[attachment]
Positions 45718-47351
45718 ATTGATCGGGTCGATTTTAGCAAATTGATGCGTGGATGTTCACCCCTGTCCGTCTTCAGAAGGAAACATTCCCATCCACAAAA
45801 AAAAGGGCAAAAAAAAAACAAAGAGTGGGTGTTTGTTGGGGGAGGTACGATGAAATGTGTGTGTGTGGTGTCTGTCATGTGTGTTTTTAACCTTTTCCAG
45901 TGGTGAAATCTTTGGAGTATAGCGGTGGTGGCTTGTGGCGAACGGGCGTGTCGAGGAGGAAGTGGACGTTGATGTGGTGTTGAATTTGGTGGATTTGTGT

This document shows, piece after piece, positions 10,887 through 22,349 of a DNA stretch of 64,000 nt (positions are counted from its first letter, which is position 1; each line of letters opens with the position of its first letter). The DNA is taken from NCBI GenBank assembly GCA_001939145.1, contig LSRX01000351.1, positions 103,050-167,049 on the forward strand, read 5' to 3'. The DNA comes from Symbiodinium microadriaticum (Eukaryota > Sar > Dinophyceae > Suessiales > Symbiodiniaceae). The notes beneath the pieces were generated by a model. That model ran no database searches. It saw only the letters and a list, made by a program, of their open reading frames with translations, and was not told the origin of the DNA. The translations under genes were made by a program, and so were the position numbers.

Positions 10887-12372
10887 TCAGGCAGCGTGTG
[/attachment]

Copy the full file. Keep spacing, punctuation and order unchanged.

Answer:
Positions 45718-47351
45718 ATTGATCGGGTCGATTTTAGCAAATTGATGCGTGGATGTTCACCCCTGTCCGTCTTCAGAAGGAAACATTCCCATCCACAAAA
45801 AAAAGGGCAAAAAAAAAACAAAGAGTGGGTGTTTGTTGGGGGAGGTACGATGAAATGTGTGTGTGTGGTGTCTGTCATGTGTGTTTTTAACCTTTTCCAG
45901 TGGTGAAATCTTTGGAGTATAGCGGTGGTGGCTTGTGGCGAACGGGCGTGTCGAGGAGGAAGTGGACGTTGATGTGGTGTTGAATTTGGTGGATTTGTGT

This document shows, piece after piece, positions 10,887 through 22,349 of a DNA stretch of 64,000 nt (positions are counted from its first letter, which is position 1; each line of letters opens with the position of its first letter). The DNA is taken from NCBI GenBank assembly GCA_001939145.1, contig LSRX01000351.1, positions 103,050-167,049 on the forward strand, read 5' to 3'. The DNA comes from Symbiodinium microadriaticum (Eukaryota > Sar > Dinophyceae > Suessiales > Symbiodiniaceae). The notes beneath the pieces were generated by a model. That model ran no database searches. It saw only the letters and a list, made by a program, of their open reading frames with translations, and was not told the origin of the DNA. The translations under genes were made by a program, and so were the position numbers.

Positions 10887-12372
10887 TCAGGCAGCGTGTG